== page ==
Vickers Wellington 1C DV652

Discussion in 'The War In The Air' started by willfry, Aug 3, 2010.

  1. willfry

    willfry Junior Member

    I am researching the loss of Wellington DV652, thought to be of 40 sqn on 25th June 1942. She ran out of fuel and crashed, killing my friend's uncle Sgt Paul Derrick Rees. He is commemorated on the Alamein Memorial. Any further information or photos would be much appreciated.

    Thank you
  2. Smudger Jnr

    Smudger Jnr Our Man in Berlin


    Hello and welcome to the forum.

    There are several RAF experts that will no doubt reply as soon as they see your post.

    I have looked around the internet and although there are sites that confirm 40 Sqn was in North Africa at the time and flying Wellington 1C's I cannot find any details on losses.

    Several of our members have copies of Chorleys, the RAF Bible and I am sure that you will get very positive feedback.

  3. Peter Clare

    Peter Clare Very Senior Member

    Hello Willfry, welcome to the forum.

    I expect you have the following info but I'll post it for other forum members to see, hopefully one will be in a position to add more......

    24-25 June 1942.

    40 Squadron
    Wellington IC DV652 E
    Op. Benghazi

    The aircraft took off from Shallufa to attack the harbour and shipping at Benghazi. excessive fuel consumpson led to fuel exhaustion. Both engines cut and the aircraft crashed 19 km south of LG 115, Egypt, and caught fire. Sgt. Rees is commemorated on the Alamein Memorial.


    Sgt. R E. White injured
    Sgt. L W H. Chappell injured
    P/O. E H. Laithwaite injured
    Sg. Price.
    Sgt. P D. Rees +
    Sgt. Wheetley.

    Taken from..... 'RAF Bomber Losses In The Middle East And Mediterranean' - David Gunby & Pelham Temple.


    On 24 June the target was shipping at Benghazi. For this operation 82 Wellingtons were detailed along with 12 USAAF B-24 Liberators. The attack was a success, with fires and explosions observed in the harbour, the moles and the town. 8 Wellingtons of 40 Squadron operated in this operation and one, Sgt. R E. White failed to return, crash landing in the desert 12 miles south of LG 117 after engine failure. The engines cut almost simultaneously, and although the altimeter was reading 600 feet, the Wellington flew into the ground at close to cruising speed, the undercarriage retracted.

    The observer, P/O. Laithwaite recalls......

    "In no time she was one mass of flame. there were four of us out - the 2nd Pilot badly hurt and dazed, the Captain dazed with a black eye, the W/Op unhurt and cool, and myself bruised and dazed. The rear gunner could not get out, but the W/Op got him out shortly by using the butt of his revolver to widen the gap between the turret and airframe. There was no sound from the front gunner and no hope of getting to him"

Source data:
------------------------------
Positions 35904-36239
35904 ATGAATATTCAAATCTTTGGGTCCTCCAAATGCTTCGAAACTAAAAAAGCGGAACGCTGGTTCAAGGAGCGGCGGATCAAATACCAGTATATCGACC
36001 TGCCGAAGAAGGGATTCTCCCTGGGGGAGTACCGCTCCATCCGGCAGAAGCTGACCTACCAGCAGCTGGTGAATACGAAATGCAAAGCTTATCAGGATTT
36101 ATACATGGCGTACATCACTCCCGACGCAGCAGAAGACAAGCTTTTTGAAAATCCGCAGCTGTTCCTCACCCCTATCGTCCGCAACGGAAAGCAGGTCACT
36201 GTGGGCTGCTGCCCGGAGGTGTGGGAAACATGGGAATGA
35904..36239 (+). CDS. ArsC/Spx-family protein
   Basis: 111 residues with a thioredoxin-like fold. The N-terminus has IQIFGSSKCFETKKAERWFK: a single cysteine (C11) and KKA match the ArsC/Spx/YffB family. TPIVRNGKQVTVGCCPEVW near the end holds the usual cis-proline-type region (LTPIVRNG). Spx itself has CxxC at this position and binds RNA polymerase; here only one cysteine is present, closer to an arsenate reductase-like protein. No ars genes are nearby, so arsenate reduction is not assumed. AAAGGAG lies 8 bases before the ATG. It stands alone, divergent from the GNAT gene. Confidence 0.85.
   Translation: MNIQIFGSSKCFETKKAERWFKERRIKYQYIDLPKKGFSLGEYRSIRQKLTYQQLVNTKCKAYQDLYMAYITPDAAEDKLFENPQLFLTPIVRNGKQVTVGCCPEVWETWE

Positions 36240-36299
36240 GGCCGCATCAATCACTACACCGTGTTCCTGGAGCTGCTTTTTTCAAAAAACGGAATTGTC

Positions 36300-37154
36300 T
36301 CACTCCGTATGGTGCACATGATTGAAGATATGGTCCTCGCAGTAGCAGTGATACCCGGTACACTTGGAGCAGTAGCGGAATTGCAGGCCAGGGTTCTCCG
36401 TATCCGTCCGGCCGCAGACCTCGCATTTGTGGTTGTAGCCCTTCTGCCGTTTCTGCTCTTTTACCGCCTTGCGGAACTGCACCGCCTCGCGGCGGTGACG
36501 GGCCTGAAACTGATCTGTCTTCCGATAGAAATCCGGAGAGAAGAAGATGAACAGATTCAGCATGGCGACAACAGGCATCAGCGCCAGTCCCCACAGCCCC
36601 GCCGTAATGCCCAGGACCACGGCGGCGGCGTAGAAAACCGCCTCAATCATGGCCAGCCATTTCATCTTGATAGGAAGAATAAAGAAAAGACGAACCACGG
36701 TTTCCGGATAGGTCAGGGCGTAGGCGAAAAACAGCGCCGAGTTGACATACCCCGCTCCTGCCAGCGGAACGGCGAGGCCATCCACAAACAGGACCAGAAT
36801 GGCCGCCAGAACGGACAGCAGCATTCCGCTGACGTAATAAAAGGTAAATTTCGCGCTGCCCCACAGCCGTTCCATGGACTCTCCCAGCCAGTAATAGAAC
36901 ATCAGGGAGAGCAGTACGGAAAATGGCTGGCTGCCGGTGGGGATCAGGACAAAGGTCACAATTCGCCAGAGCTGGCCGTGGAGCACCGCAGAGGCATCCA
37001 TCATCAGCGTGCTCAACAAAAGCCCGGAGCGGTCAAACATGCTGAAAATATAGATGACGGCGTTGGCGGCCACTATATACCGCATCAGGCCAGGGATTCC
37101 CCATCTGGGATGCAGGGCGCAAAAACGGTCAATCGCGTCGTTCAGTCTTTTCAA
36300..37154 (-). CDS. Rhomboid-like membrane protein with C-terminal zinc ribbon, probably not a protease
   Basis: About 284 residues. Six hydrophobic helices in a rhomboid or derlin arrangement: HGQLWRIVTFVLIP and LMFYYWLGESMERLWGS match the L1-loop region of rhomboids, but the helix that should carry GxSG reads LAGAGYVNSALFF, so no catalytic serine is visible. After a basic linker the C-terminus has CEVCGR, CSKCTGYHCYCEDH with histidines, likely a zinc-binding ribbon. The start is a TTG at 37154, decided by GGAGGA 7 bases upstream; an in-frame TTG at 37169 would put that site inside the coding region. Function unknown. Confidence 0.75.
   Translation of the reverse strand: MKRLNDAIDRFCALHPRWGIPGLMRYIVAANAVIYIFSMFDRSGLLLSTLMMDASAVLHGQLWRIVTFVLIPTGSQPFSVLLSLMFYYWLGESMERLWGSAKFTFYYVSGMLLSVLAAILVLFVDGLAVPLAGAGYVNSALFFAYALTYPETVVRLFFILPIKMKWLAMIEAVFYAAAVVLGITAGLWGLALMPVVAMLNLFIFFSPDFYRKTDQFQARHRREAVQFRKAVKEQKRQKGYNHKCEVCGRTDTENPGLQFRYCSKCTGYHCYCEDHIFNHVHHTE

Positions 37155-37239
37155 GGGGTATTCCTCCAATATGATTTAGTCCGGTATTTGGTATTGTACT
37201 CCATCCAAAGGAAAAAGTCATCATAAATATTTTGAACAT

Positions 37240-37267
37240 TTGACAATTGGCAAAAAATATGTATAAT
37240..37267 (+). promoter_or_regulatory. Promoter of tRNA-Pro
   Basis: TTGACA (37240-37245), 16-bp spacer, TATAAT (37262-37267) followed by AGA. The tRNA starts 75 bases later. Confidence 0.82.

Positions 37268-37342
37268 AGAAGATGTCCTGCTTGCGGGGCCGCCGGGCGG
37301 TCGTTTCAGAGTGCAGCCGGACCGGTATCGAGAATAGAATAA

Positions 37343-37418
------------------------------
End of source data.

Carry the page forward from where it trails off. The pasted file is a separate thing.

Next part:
Laithwaite and the wireless operator, Sgt. Price walked north and were spotted by SAAF personnel, who rescued the others.

    Taken from 'Sweeping the Skies' - David Gunby
  4. willfry

    willfry Junior Member

    Very many thanks for all contributions. It has been a great help and Sgt Rees's now finally knows what happened to her brother. Can you tell me to what the LG references mean, i.e. LG 117? Is it possible to get map references for this? Many thanks sgain for your assistance.
  5. nicks

    nicks Very Senior Member

    Can you tell me to what the LG references mean, i.e. LG 117? Is it possible to get map references for this? Many thanks sgain for your assistance.

    Airfields in the North African campaign were referred to as Landing grounds or LG's, they were also numbered therfore the LG 117 refers to Landing Ground 117.
  6. Peter Clare

    Peter Clare Very Senior Member

    Landing Ground No.117 is No.59 on this map of Egypt.

    Made a mess of the first attachment, can't seem to be able to delete it.

    Attached Files:

  7. Harry Ree

    Harry Ree Very Senior Member

    This operation reflects the acute state of British forces in Egypt before the big push from El Alamain having to base their bomb squadrons in the Suez Canal Zone.On the other hand,it did mean that the RAF was within striking distance of affairs in Iraq and on RAF Iraq airfields.

    The distance to Bengazi from Shallufa, which virtually on the Suez Canal, a few miles north of Suez must have been at about the maximum range of the Wellington,which means a full overflight of Egypt to Benghazi or larger distance if a dog leg to the coastal strip was made..The reason why Shallufa was chosen as a base for Wellingtons is that it must have been considered secure enough against the threat of a push of axis forces from the western desert into Egypt.Nevertheless such distances over the desert where the terrain and nomads could be quite hostile to crews who were forced down required the utmost in fuel consumption management.I am not surprised that there was little flexibility in fuel consumption.

    Incidentally Shallufa was a permanent RAF airfield within the Suez Canal Zone and enforced by the Anglo Egytian Treaty of 1936.The airfield was in continual use by the RAF until the withdrawal from Egypt in the mid 1950s.There was bomb range facilities here and one feature of aircraft being rotated there was the Egyptian ack ack were always liable to have a go at RAF aircraft.A case of misidentification they would claim.

    Hampden operations into Germany were also at about the aircraft's maximuim range, leaving little scope for extra fuel consumption caused by engine or navigational problems.Many crews were lost on return due to running out of fuel before they could make safe landings in eastern England airfields.

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